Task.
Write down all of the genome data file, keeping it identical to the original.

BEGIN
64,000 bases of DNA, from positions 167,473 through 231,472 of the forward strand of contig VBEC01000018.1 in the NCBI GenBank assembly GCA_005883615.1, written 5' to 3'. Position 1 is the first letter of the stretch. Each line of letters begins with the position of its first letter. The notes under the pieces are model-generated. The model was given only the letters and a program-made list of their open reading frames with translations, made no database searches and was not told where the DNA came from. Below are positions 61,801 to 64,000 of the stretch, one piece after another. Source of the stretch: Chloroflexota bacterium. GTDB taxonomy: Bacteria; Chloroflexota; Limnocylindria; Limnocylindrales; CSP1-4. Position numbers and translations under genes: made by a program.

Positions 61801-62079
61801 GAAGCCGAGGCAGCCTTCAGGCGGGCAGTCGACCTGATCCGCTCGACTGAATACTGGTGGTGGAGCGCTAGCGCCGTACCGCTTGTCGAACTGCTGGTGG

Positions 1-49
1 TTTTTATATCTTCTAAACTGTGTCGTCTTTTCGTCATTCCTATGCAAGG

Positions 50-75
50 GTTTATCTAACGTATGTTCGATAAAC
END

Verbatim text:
64,000 bases of DNA, from positions 167,473 through 231,472 of the forward strand of contig VBEC01000018.1 in the NCBI GenBank assembly GCA_005883615.1, written 5' to 3'. Position 1 is the first letter of the stretch. Each line of letters begins with the position of its first letter. The notes under the pieces are model-generated. The model was given only the letters and a program-made list of their open reading frames with translations, made no database searches and was not told where the DNA came from. Below are positions 61,801 to 64,000 of the stretch, one piece after another. Source of the stretch: Chloroflexota bacterium. GTDB taxonomy: Bacteria; Chloroflexota; Limnocylindria; Limnocylindrales; CSP1-4. Position numbers and translations under genes: made by a program.

Positions 61801-62079
61801 GAAGCCGAGGCAGCCTTCAGGCGGGCAGTCGACCTGATCCGCTCGACTGAATACTGGTGGTGGAGCGCTAGCGCCGTACCGCTTGTCGAACTGCTGGTGG

Positions 1-49
1 TTTTTATATCTTCTAAACTGTGTCGTCTTTTCGTCATTCCTATGCAAGG

Positions 50-75
50 GTTTATCTAACGTATGTTCGATAAAC